Ethel was born on 14th September 1882 and was the fifth child of John Hamilton McDonald and Augusta Mahala Annie, née Page. They had married on 31st May 1873 at Christ Church, Bermondsey. John is described as an engineer and Augusta, the daughter of a wood turner from Rotherhithe. John was in fact a ships engineer.
The 1881 Census shows Augusta on her own with the older children living at 52 Mellish Street in Millwall, stating her husband was an engineer on steam vessels. This was a mixed residential street with some people comfortable and others not. Presumably John senior would have been earning a reasonable income and must have been working away from home in the course of his employment.
Ethel baptised with her siblings in Millwall
Ethel was baptised Ethel Mary alongside her four older siblings on 25th July 1883 at St Luke’s, Millwall. Her sisters Jessie and Flora were 7 and 2 years old, and her brothers John junior and Eugene were 6 and 3. They were still living at 52 Mellish Road in Millwall and their father was still working as an engineer.
The McDonald family move en masse to Hamburg
At some point between 1883 and 1886, the family moved to Hamburg in Germany. Possibly that was where John Hamilton’s employment took him as Hamburg had a busy port. It is not clear if Ethel went with them but there is no evidence to suggest otherwise. Ethel’s two younger siblings Bernard and Dorothy were both born in Hamburg in 1886 and 1888. This information I have deduced from another family tree which is substantiated by German records seen on Ancestry and Census returns.
Birth and deaths in Hamburg
In 1888, disaster struck the family in Hamburg with baby Bernard dying in January. This was then countered by the birth of Dorothy in February, but then followed by the deaths of Jessie in March, aged 13, and John Hamilton senior himself on 12 June 1888, aged only 36 years old. It is not clear what happened whilst they were in Germany but losing two of her children and then her husband in less than 6 months, must have been devastating for Ethel’s mother Augusta.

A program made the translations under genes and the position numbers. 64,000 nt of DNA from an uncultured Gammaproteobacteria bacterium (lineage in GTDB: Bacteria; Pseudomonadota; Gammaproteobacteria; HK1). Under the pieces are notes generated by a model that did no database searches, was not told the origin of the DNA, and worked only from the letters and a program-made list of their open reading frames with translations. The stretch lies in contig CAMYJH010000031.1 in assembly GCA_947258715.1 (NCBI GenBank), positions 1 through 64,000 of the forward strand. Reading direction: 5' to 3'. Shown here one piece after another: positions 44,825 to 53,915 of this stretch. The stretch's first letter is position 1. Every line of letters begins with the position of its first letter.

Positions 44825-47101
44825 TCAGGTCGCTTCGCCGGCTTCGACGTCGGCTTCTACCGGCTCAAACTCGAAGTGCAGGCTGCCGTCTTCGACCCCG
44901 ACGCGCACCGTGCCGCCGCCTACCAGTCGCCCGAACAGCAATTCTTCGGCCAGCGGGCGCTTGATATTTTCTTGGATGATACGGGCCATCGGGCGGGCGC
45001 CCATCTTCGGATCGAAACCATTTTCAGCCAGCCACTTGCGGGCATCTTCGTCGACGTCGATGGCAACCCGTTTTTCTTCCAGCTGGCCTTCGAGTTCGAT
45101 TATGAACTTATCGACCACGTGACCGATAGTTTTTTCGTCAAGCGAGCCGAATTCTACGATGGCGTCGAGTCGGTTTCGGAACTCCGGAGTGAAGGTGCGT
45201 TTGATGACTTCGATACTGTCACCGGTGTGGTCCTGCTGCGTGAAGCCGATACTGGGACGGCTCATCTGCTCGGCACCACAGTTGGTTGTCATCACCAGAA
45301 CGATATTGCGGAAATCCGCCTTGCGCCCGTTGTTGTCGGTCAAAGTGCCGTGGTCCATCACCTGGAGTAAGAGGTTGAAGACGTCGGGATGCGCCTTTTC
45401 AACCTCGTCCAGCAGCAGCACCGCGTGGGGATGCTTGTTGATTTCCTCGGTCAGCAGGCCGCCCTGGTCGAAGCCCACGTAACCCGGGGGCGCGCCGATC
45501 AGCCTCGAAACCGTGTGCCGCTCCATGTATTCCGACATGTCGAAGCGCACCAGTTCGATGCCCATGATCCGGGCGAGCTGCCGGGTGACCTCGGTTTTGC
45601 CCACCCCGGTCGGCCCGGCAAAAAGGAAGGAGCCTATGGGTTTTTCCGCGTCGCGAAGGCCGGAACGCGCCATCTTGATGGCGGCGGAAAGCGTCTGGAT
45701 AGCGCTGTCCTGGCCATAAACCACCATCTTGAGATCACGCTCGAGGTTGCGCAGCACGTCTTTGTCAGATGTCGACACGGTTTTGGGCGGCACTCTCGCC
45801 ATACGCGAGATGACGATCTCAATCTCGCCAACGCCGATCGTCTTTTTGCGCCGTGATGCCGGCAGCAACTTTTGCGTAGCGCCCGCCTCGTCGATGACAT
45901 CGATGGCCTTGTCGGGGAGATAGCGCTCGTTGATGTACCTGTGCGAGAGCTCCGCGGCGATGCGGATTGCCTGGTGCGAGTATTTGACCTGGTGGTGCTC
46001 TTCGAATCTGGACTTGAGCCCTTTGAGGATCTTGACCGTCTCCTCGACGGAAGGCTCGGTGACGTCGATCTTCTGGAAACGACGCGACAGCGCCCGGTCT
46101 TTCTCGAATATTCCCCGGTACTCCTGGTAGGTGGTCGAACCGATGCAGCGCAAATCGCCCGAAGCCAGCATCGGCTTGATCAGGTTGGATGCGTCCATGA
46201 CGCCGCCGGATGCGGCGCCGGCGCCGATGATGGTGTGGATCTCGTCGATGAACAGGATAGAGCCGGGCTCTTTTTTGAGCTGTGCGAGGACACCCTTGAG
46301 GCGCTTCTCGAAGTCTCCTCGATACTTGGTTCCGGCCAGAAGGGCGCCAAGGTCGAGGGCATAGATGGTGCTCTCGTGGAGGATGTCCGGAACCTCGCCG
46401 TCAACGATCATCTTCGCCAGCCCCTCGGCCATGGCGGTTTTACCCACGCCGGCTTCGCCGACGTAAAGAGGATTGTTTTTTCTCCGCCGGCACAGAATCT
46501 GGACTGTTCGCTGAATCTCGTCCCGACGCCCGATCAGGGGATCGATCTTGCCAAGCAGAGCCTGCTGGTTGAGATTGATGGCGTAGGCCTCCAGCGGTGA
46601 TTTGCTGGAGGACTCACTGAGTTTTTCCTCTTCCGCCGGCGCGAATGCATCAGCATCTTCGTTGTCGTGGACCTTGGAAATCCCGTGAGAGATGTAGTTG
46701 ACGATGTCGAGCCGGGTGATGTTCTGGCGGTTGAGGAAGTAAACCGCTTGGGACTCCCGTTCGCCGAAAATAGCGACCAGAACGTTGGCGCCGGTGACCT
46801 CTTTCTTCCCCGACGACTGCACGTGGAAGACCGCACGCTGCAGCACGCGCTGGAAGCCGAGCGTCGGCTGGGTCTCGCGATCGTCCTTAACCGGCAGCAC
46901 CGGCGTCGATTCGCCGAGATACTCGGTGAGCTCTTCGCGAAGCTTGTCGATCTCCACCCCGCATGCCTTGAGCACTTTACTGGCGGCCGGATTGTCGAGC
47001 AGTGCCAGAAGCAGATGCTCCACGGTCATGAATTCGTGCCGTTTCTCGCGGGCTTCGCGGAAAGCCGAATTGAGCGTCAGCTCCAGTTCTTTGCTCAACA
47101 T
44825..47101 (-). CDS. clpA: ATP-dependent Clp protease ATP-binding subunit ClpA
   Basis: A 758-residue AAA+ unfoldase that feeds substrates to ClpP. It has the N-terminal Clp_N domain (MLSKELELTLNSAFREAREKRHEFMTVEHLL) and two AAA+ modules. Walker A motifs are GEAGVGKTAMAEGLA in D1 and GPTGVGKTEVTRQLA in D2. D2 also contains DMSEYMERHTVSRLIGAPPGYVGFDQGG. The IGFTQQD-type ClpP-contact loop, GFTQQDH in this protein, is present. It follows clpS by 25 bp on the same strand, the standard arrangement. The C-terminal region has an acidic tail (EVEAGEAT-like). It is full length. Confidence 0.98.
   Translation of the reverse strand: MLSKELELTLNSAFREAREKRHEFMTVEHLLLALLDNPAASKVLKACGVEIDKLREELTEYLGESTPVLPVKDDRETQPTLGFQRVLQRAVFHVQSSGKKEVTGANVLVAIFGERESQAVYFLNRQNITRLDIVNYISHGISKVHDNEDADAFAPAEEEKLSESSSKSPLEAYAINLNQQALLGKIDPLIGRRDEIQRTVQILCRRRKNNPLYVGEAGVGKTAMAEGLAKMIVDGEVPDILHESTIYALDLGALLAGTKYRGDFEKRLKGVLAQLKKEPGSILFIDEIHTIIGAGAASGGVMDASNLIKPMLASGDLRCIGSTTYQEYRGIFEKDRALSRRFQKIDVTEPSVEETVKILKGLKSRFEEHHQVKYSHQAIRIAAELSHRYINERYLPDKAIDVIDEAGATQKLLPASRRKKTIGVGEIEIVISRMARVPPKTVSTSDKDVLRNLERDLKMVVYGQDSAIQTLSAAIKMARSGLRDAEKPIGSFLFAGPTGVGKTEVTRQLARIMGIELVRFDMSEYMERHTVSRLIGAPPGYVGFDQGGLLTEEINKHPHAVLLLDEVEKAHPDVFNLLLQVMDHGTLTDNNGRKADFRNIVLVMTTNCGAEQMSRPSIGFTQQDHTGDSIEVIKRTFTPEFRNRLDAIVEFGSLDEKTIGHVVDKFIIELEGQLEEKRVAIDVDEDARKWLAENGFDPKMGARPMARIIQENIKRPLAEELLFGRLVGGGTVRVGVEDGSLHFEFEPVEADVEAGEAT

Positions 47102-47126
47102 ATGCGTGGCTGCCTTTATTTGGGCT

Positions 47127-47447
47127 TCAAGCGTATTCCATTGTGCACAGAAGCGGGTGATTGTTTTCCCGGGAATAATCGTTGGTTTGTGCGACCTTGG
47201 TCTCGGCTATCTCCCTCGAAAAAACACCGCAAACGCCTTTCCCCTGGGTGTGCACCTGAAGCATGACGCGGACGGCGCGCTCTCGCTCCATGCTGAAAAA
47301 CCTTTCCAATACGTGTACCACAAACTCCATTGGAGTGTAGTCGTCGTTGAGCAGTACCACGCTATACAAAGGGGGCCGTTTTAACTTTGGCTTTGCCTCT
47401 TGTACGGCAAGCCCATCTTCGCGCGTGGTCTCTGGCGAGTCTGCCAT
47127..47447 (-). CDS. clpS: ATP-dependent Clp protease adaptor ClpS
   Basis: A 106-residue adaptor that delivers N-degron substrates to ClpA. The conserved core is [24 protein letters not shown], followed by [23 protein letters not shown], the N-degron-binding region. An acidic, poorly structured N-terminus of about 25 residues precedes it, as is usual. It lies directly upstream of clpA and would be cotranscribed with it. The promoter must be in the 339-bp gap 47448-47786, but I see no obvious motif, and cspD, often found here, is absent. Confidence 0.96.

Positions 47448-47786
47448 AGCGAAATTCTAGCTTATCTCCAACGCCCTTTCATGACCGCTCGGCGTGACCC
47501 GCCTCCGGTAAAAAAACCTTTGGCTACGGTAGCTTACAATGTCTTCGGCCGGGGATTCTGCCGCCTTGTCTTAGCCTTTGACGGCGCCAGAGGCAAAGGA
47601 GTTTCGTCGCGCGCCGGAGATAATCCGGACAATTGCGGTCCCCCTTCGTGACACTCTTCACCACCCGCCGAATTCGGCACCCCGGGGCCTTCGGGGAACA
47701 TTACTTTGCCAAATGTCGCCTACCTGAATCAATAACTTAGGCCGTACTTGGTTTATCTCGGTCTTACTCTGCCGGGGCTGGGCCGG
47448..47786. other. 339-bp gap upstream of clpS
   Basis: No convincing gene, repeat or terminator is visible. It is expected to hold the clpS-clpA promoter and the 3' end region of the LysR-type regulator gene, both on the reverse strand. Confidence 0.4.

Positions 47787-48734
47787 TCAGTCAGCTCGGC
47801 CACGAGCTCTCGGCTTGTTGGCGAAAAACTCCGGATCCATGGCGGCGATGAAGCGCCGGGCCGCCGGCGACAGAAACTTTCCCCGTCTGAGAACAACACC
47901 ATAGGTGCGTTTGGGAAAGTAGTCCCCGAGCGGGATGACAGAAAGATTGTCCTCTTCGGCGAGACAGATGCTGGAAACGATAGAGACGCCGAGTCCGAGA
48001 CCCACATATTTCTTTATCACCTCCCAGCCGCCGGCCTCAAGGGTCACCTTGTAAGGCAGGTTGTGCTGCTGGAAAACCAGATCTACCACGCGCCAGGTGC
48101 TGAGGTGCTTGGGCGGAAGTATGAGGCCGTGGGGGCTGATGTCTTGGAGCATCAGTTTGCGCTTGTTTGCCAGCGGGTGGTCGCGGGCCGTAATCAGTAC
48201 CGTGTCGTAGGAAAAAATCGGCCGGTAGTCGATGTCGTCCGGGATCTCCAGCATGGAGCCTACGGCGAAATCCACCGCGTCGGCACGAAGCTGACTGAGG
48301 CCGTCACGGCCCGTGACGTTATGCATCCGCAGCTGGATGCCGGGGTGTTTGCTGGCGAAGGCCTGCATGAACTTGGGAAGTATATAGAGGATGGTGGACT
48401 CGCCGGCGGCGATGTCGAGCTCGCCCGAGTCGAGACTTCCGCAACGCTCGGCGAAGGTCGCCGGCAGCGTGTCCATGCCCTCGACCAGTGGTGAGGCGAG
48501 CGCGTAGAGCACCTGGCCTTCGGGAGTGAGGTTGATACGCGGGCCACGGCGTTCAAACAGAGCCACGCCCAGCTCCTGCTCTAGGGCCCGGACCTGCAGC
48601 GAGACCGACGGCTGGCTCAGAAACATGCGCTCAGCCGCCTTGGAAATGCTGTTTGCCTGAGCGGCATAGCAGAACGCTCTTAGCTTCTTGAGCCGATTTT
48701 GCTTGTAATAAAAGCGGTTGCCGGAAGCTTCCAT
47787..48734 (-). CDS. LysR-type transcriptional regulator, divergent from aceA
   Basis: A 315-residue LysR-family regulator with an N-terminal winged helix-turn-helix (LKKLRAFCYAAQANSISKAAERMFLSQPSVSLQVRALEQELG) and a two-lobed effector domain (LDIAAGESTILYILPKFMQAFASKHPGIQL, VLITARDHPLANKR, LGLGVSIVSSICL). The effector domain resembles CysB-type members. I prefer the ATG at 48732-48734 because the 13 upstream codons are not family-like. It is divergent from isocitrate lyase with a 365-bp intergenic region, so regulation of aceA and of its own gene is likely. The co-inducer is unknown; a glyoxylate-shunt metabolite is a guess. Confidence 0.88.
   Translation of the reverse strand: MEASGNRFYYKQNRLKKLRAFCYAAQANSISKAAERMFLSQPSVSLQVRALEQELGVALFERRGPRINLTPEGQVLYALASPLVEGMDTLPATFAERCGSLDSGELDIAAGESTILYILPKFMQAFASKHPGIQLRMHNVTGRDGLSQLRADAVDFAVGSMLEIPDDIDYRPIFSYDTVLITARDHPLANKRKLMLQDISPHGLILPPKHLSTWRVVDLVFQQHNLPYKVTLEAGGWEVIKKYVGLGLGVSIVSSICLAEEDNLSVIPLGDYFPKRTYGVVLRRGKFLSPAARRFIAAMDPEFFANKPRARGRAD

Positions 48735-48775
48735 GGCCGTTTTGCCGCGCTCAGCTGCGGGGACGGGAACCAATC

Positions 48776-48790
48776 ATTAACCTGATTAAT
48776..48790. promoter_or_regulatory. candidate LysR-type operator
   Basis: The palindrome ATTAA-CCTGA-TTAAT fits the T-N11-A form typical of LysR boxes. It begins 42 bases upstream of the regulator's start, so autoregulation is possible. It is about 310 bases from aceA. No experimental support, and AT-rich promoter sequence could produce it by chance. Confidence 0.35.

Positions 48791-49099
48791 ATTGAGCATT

By 1891, Augusta had moved back to London where she could be found at 5 May Terrace in Poplar, widowed and working as a dressmaker with her children John, aged 14, and a store keeper, and Dorothy, aged 3. Where were Eugene, Flora and Emily? I have been unable to accurately identify what happened to Flora. She too may have died but both Eugene, aged 12, and Ethel, aged 8, are listed as wards of The Merchants Seamans Orphan Asylum on Hermon’s Hill, Wanstead in Essex. This was an establishment for children of men lost at sea. Does this mean their father died at sea?
The Merchants Seamans Orphan Asylum
The purpose of the Asylum was to give these children a sound education and above all be religiously instructed. Newspapers of the day held it up as a good example of support and education. In 1891, there were about 200 boys and 100 girls there. It seems to have been a good place to be educated, the children were described as happy and contented. Ethel should have received a good education there and we hope, was happy. Presumably John, aged 14, was too old to be there and Dorothy too young at that time.
We know nothing further of Ethel’s whereabouts or how long she remained at The Merchant Seamans Orphan Asylum, but by the time of the 1901 Census, she is living, aged 18, at 12 Haydock Road in Deptford in four rooms with her mother Augusta, aged 46, and her brother Eugene, aged 22, who is working as a Tube Attendant GPO. This is the first indication that Emily has health problems as it is noted she is “afflicted with fits”. How long she has suffered from them is unclear but she is clearly not able to work. Her younger sister Dorothy, aged 13, is now a ward of the Merchant Seamans Asylum.
I can find no entry for Ethel, or anyone of a similar name, being admitted to Horton Asylum but she must have arrived at some point prior to 1910 as she is noted as dying and being buried at the Horton Estate Cemetery on 24th May 1910. Maybe her fits gave her brain damage and as she does not appear to have been at an Epileptic Colony, her mother may not have been able to cope. Although she was widowed, she did have the fortune of having some of her children receiving a good education.
Ethel lost her Father at an early age but did have the fortune of receiving what seems to be better than average education. However, the contact she had with her Mother must have been limited when she was a young child. One can imagine she must have suffered some degree of detachment from her family being educated away from home. She may have found that difficult. By the time she had finished her education and returned home, she appears to have been suffering from fits, which may have meant that perhaps her mental capacity was reducing. At some point she was admitted to Horton Asylum. She again was in care and her condition obviously deteriorated to such a degree that she died. What contact she had with her family once she was at Horton is unknown. Such was the social stigma of mental illness (if indeed this was what she was suffering from), Ethel was shut away from society and died alone.